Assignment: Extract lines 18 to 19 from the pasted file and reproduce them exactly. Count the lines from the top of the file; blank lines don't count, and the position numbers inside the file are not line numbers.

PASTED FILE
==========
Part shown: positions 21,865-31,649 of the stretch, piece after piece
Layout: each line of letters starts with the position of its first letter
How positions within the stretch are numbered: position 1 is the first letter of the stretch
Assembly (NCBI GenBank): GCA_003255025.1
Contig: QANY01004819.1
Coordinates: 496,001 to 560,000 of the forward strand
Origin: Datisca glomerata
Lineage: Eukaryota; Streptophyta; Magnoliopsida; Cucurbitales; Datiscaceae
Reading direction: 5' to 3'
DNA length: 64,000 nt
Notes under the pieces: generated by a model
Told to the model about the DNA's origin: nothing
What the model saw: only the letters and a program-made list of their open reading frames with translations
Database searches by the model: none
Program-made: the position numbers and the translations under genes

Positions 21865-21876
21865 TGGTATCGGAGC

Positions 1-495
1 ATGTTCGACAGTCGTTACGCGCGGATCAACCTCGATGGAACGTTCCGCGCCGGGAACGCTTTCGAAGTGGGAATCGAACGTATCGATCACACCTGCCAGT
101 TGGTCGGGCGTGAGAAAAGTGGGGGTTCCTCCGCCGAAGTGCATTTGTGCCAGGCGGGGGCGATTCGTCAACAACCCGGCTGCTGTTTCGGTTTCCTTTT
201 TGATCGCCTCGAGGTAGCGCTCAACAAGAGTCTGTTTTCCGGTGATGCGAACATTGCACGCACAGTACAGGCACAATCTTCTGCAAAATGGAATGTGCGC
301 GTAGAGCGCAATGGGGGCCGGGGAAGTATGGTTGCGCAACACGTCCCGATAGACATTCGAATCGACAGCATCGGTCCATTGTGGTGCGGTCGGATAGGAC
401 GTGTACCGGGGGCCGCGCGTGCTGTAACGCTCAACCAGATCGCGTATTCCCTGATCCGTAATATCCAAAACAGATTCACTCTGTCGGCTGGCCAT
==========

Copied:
Positions 1-495
1 ATGTTCGACAGTCGTTACGCGCGGATCAACCTCGATGGAACGTTCCGCGCCGGGAACGCTTTCGAAGTGGGAATCGAACGTATCGATCACACCTGCCAGT